BEIJING - Oil prices fell in Wednesday Asian morning trading as markets continue to doubt the impact of OPEC+ cuts and take cues from a worsening demand outlook in China.

Brent crude futures fell 8 cents, or 0.1%, to $77.12 a barrel by 0101 GMT. U.S. WTI crude futures were down 13 cents, or 0.2%, at $72.19 a barrel.

Both benchmarks closed at their lowest level since July 6 in the previous session, with WTI seeing four consecutive days of declines.

Voluntary output cuts of about 2.2 million barrels per day (bpd) for the first quarter of 2024 by the Organization of the Petroleum Exporting Countries and allies such as Russia (OPEC+) have failed to support market sentiment, amid scepticism over whether the cuts would be implemented in full.

The cuts include an extension of Saudi and Russian voluntary cuts of 1.3 million bpd.

Comments from Russian deputy prime minister Alexander Novak that OPEC+ was "ready to take additional actions to eliminate speculation and volatility" did not significantly influence market sentiment.

Russian President Vladimir Putin is set to visit key OPEC members Saudi Arabia and the United Arab Emirates on Wednesday for talks that are expected to include oil market cooperation.

Bearish sentiment has also been driven by concerns over China's economic health.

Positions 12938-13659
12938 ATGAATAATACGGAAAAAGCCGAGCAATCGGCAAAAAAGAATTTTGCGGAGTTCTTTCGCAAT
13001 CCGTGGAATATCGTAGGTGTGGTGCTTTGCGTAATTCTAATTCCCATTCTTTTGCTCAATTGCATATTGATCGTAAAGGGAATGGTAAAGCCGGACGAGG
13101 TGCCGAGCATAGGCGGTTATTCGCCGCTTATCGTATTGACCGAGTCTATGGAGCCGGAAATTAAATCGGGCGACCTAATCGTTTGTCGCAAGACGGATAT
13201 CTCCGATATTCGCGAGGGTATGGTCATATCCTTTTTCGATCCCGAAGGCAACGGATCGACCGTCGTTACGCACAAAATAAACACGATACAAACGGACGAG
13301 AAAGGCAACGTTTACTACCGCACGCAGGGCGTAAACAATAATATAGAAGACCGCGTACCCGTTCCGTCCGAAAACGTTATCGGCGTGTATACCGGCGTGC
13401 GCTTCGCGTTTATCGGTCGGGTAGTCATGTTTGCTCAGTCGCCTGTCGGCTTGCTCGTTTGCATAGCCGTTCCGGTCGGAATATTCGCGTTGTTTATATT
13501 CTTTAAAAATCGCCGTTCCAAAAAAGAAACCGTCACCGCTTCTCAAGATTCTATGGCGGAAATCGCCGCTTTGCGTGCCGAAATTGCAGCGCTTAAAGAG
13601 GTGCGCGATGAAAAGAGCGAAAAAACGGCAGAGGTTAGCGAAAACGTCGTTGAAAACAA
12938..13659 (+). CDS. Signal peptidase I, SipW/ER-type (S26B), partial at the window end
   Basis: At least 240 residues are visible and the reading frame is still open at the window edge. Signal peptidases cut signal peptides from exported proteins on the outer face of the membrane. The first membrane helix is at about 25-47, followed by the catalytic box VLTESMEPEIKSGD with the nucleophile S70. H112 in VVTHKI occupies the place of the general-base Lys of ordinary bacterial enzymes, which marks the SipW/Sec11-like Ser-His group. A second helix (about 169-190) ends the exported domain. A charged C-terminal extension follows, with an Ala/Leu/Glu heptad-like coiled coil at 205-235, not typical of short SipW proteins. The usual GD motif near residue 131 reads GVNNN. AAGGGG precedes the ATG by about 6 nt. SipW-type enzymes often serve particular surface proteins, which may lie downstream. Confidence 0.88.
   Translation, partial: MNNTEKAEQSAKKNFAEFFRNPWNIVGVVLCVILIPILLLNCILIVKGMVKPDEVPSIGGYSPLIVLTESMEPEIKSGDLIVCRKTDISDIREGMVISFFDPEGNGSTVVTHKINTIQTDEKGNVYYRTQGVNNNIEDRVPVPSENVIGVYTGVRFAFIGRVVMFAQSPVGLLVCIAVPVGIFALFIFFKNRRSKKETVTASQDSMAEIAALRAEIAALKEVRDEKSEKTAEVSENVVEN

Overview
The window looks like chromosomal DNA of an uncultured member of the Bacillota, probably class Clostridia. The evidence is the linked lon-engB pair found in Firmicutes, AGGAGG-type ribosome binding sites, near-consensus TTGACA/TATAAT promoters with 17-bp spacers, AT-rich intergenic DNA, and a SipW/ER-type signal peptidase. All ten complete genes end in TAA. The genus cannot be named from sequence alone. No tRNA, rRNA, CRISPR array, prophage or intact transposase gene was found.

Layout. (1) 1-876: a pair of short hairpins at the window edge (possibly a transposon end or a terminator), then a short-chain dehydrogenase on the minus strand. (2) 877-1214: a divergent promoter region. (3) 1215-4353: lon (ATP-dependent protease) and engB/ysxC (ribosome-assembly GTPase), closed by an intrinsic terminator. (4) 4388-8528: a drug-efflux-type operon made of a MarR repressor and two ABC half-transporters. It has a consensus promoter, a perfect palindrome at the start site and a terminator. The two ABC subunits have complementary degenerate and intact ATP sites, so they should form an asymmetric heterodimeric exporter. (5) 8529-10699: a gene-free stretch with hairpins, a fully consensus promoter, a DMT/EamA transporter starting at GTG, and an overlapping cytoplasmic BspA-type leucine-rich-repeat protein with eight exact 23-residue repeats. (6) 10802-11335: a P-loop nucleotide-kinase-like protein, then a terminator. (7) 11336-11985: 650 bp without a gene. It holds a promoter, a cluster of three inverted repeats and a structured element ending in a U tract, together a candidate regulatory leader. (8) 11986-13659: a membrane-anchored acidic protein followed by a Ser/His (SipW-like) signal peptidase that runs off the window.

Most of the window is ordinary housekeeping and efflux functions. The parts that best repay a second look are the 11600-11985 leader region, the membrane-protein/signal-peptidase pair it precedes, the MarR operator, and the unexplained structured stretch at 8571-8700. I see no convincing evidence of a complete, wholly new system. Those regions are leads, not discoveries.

On Tuesday, rating agency Moody's lowered the outlook on China's A1 rating to negative from stable, citing "increased risks related to structurally and persistently lower medium-term economic growth and the ongoing downsizing of the property sector".

China will release preliminary trade data, including crude oil import data, on Thursday.

In the U.S., crude oil and fuel inventories rose in the week to Dec. 1, according to market sources citing American Petroleum Institute figures on Tuesday.

Crude stocks increased by 594,000 barrels, the sources said on condition of anonymity. Gasoline stockpiles gained by 2.8 million barrels, while distillate inventories rose nearly 1.9 million barrels.

U.S. government data on inventories is due on Wednesday.

(Reporting by Andrew Hayley. Editing by Gerry Doyle)